Heart attack due to subclavian stenosis after CABG: a case r
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Subclavian artery stenosis occurs up to 4.6% in patients who are referred for a coronary artery bypass graft (CABG). Subclavian artery stenosis can compromise the blood flow in the ipsilateral mammary artery.

In this case report, the authors describe a patient with prior history of CABG and peripheral vascular disease, who presented with recurrent chest pain symptoms. Cardiac perfusion imaging using Rubidium-82 positron emission tomography showed extensive ischaemia in the anterior wall. Coronary angiography revealed an ipsilateral (left) severe subclavian stenosis, while there was no significant stenosis in the bypass grafts. Patient’s symptoms resolved after percutaneous intervention of the left subclavian artery.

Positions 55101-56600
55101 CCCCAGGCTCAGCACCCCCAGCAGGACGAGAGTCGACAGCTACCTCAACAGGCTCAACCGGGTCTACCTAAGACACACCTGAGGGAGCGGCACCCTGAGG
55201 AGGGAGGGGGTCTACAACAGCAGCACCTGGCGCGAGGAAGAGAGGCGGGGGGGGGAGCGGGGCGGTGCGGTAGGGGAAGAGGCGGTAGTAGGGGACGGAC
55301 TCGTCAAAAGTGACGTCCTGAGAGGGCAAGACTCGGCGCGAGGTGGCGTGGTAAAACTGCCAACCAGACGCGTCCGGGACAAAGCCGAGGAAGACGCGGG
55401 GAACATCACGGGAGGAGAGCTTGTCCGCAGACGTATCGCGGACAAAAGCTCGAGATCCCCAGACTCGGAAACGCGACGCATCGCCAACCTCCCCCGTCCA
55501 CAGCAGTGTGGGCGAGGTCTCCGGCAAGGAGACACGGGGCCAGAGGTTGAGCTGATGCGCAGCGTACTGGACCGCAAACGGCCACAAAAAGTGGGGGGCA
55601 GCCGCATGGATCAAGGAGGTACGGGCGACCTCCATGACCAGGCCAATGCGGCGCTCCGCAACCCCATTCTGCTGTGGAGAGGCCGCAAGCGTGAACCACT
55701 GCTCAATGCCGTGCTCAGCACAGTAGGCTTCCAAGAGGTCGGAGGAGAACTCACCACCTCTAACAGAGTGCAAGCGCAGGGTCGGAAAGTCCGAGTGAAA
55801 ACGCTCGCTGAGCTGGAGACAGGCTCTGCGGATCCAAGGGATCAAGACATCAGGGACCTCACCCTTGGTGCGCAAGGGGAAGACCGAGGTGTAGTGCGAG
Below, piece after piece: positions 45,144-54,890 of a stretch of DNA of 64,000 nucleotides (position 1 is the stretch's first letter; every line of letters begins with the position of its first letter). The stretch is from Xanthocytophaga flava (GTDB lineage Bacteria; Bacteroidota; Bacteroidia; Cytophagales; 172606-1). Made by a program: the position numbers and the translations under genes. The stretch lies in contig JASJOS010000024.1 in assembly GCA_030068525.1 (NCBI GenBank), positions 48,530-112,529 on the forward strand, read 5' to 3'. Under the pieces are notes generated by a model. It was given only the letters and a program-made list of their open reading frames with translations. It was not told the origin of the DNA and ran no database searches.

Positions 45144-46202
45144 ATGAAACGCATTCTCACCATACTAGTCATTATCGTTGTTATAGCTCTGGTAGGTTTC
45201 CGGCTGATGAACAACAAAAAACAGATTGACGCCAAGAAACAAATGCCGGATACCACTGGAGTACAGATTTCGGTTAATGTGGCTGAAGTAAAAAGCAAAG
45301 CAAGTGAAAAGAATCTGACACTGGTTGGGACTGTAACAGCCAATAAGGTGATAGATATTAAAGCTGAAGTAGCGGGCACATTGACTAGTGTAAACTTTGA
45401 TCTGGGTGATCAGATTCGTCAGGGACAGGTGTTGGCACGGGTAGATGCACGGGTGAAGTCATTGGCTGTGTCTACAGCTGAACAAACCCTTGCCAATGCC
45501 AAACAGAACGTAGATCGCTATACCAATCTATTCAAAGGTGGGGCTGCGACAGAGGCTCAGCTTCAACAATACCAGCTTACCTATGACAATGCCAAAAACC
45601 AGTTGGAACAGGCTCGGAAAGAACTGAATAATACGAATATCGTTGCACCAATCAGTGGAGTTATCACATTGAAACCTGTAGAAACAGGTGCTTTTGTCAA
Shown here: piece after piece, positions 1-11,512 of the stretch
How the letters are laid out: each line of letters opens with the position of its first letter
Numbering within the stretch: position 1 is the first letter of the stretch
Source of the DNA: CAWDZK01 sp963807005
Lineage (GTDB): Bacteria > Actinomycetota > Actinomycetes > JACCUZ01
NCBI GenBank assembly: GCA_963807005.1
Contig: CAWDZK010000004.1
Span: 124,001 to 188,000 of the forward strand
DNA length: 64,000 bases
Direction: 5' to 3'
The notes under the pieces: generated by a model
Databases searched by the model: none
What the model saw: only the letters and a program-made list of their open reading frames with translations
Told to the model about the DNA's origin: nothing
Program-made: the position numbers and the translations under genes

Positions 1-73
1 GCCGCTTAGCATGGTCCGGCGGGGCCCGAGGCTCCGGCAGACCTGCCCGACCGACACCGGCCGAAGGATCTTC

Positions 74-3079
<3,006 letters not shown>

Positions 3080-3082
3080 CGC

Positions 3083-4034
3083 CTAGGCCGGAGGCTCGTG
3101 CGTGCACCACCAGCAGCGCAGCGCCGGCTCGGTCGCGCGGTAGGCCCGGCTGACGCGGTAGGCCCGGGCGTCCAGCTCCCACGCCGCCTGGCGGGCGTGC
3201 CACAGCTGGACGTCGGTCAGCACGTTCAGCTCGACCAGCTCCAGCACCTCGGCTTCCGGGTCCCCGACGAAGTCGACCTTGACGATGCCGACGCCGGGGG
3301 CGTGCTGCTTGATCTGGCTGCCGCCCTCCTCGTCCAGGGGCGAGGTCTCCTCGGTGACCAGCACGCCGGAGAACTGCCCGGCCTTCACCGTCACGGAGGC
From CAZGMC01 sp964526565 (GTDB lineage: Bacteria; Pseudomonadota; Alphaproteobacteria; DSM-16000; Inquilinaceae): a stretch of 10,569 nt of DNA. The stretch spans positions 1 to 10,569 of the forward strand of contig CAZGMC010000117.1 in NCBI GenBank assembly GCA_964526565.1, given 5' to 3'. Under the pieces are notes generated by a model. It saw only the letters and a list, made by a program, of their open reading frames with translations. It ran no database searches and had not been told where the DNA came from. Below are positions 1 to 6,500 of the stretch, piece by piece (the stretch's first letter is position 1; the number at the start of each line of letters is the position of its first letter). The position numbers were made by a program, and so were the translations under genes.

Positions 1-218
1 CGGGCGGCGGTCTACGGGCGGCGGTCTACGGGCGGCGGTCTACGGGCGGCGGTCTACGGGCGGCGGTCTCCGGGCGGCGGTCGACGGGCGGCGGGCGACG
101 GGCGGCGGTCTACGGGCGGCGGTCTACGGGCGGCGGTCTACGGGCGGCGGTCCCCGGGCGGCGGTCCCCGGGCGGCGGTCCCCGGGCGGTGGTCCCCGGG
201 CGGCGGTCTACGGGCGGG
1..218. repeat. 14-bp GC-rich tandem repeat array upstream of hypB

Learning points
• Myocardial ischaemia due to subclavian artery stenosis is an important alternative diagnosis to coronary artery disease after coronary artery bypass graft.

• A history of peripheral vascular disease and a blood pressure difference between the upper extremities >15 mmHg are clinical predictors of subclavian artery stenosis.

• First-line treatment for subclavian stenosis is percutaneous revascularization.

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